Image Credit: Daniel Vorndran, wikimedia commons, CC-BY-SA 4.0
The study of audio-visual rhetorics of affect scientifically analyzes the influence of auditory and visual staging patterns on the perception of media productions and the conveyed emotions. The AdA project aims to examine the hypothesis of television reports drawing on audio-visual patterns in cinematographic productions to emotionally affect viewers by analyzing television reports, documentaries and genre films of the topos “financial crisis”. In a large-scale corpus analysis, film scholars identify and annotate low- to high-level audio-visual patterns, such as shot duration, dominant colors, major-minor tonality and depicted visual concepts. By comparing different annotations from different scenes and genres, film scholars can analyze this opinion-forming level of reporting.
The part of the project that is being worked on at the HPI has two main objectives: 1) creation of a standardized annotation vocabulary to be applied for semantic annotations and 2) semi-automatic classification of audio-visual patterns by training models on manually assembled ground truth annotation data. The annotation vocabulary for empirical film studies and semantic annotations of audio-visual material based on Linked Open Data principles enables the publication, reuse, retrieval, and visualization of results from film-analytical methods. Furthermore, automatic analysis of video streams allows to speed up the process of extracting audio-visual patterns.
The project relies on tool-based video annotations and data management according to the principles of Linked Open Data. Advene was chosen as annotation software for this project because it best meets the needs of film scientists: it offers a timeline view and segment-based annotations of video sequences using multiple tracks that can be used to annotate various aspects under which a video is analyzed. We worked closely with the author of Advene, who developed project-specific extensions such as the import of OWL ontologies and the export of RDF data, so that film scholars can create semantic video annotations without having to deal with the technical challenges.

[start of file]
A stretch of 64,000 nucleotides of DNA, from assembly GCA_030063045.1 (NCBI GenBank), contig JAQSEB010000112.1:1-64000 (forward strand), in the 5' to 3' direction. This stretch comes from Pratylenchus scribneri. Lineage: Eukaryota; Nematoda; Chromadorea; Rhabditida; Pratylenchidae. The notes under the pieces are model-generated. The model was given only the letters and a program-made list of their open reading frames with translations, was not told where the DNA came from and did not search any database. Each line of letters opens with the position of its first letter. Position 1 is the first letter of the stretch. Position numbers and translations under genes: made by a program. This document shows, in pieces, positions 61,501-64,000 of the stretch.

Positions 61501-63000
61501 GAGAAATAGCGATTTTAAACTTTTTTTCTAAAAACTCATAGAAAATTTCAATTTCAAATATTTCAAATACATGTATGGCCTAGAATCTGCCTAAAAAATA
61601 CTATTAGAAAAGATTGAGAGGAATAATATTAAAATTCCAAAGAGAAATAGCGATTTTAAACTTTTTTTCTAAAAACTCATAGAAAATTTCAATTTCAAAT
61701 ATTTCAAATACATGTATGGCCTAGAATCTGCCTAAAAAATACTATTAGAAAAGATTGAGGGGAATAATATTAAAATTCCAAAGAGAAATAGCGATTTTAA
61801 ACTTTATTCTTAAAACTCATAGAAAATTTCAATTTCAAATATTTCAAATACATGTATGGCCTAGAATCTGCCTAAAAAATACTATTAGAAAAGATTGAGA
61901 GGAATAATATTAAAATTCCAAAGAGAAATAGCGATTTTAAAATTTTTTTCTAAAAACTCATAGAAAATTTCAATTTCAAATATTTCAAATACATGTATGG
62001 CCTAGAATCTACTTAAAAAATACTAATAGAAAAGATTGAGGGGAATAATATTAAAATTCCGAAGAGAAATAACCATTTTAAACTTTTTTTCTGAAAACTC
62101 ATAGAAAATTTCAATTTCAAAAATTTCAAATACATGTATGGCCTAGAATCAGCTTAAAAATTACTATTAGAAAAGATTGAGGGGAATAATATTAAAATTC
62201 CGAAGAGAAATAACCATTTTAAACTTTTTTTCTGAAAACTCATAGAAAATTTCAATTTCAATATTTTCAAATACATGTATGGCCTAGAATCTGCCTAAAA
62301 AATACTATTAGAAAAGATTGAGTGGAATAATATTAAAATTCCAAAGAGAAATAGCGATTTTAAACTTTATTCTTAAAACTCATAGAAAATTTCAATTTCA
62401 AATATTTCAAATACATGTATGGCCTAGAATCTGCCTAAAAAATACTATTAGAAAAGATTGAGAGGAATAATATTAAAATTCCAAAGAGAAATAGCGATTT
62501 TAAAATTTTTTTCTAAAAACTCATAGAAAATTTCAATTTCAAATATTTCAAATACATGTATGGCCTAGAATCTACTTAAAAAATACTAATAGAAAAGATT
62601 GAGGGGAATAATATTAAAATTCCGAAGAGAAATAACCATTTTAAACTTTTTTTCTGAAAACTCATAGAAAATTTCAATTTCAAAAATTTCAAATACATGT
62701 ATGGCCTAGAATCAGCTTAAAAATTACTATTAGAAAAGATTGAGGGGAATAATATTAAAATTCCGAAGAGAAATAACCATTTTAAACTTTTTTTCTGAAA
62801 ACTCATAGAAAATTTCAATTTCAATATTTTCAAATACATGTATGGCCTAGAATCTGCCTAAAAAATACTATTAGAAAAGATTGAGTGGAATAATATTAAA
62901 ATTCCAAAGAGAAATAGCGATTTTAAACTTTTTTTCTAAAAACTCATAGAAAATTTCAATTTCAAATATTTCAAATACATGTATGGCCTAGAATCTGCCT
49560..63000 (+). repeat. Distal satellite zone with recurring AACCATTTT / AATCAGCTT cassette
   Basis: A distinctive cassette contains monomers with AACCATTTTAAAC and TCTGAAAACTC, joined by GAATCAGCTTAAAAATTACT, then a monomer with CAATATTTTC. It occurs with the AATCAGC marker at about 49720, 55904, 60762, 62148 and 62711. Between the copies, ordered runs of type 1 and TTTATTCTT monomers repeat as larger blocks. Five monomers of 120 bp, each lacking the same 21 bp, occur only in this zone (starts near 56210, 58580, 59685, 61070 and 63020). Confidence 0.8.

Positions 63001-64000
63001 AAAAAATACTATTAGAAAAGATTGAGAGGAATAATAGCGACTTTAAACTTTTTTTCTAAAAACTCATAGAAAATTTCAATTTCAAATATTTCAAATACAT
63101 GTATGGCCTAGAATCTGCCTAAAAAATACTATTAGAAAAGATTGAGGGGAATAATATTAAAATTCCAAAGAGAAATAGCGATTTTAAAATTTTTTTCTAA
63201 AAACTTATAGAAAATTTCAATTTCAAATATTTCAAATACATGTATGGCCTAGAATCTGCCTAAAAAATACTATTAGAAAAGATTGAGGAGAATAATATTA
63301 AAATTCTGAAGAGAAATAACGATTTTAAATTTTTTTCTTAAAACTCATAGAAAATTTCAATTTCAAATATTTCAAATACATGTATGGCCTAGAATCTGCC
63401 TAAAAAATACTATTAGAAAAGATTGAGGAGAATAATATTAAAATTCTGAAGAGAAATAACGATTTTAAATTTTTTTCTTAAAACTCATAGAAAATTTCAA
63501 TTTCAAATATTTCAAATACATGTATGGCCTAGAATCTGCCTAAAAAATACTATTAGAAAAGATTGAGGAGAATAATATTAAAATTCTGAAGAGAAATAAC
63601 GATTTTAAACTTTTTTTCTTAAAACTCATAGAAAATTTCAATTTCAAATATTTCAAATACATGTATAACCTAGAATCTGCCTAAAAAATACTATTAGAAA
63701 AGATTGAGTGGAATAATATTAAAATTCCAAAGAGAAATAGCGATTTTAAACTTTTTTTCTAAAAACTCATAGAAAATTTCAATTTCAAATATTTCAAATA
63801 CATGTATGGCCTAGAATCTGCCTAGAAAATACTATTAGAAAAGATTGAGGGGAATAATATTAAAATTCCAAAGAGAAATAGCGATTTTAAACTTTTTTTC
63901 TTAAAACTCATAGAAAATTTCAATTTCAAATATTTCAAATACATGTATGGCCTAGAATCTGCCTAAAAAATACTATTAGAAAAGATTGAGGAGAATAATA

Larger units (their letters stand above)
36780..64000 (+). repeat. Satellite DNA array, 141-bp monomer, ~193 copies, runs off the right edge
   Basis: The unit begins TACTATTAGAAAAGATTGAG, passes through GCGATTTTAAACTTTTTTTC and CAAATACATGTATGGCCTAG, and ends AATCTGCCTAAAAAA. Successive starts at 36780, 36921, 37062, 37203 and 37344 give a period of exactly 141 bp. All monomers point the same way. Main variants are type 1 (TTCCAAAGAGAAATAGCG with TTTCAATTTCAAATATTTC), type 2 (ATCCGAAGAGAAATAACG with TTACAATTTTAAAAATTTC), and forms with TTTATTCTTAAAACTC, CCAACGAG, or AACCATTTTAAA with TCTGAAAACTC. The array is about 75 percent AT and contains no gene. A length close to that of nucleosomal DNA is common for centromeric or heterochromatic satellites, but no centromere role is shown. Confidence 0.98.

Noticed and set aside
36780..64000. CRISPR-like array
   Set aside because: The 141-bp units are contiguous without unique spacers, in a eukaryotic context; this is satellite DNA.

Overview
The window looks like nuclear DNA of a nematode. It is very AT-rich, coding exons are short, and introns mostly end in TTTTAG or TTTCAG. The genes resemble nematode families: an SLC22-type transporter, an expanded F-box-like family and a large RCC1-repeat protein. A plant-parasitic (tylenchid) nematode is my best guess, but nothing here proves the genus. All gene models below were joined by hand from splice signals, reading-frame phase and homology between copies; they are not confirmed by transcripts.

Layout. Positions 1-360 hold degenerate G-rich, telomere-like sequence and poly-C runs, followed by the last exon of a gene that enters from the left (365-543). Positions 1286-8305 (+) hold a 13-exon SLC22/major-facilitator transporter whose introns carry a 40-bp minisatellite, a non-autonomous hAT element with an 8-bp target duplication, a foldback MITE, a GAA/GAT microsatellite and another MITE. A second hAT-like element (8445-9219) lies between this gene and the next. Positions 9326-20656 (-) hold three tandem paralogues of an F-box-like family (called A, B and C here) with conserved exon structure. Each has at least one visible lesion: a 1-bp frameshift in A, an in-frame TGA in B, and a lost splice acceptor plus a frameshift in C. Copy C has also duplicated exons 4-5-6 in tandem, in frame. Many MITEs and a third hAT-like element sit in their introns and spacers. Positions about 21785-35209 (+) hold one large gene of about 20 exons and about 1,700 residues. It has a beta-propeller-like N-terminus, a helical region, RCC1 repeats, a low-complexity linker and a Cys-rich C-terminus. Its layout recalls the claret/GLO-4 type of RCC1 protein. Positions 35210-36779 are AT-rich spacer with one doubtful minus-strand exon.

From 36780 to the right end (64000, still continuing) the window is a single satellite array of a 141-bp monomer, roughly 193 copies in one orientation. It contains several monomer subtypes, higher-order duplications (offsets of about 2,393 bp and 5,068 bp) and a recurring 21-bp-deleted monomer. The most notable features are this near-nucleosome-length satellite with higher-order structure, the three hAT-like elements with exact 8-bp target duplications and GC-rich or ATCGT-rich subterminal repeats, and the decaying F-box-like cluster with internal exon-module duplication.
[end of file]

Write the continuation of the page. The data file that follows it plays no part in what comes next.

In order to create a standardized annotation vocabulary, we have created spreadsheet forms with which film scientists can provide domain-specific concepts, terms and descriptions in a familiar software environment. We have developed an automated process to generate the project ontology and the semantic metadata of the video corpus directly from the input data using the RDF mapping language (RML) and the RML tools. The ontology is imported into Advene and makes the domain-specific vocabulary with unique URIs available as annotation tracks in a timeline view so that semantic annotations conforming to the ontology can be exported. Annotations, metadata and the ontology are published via the project’s triple store.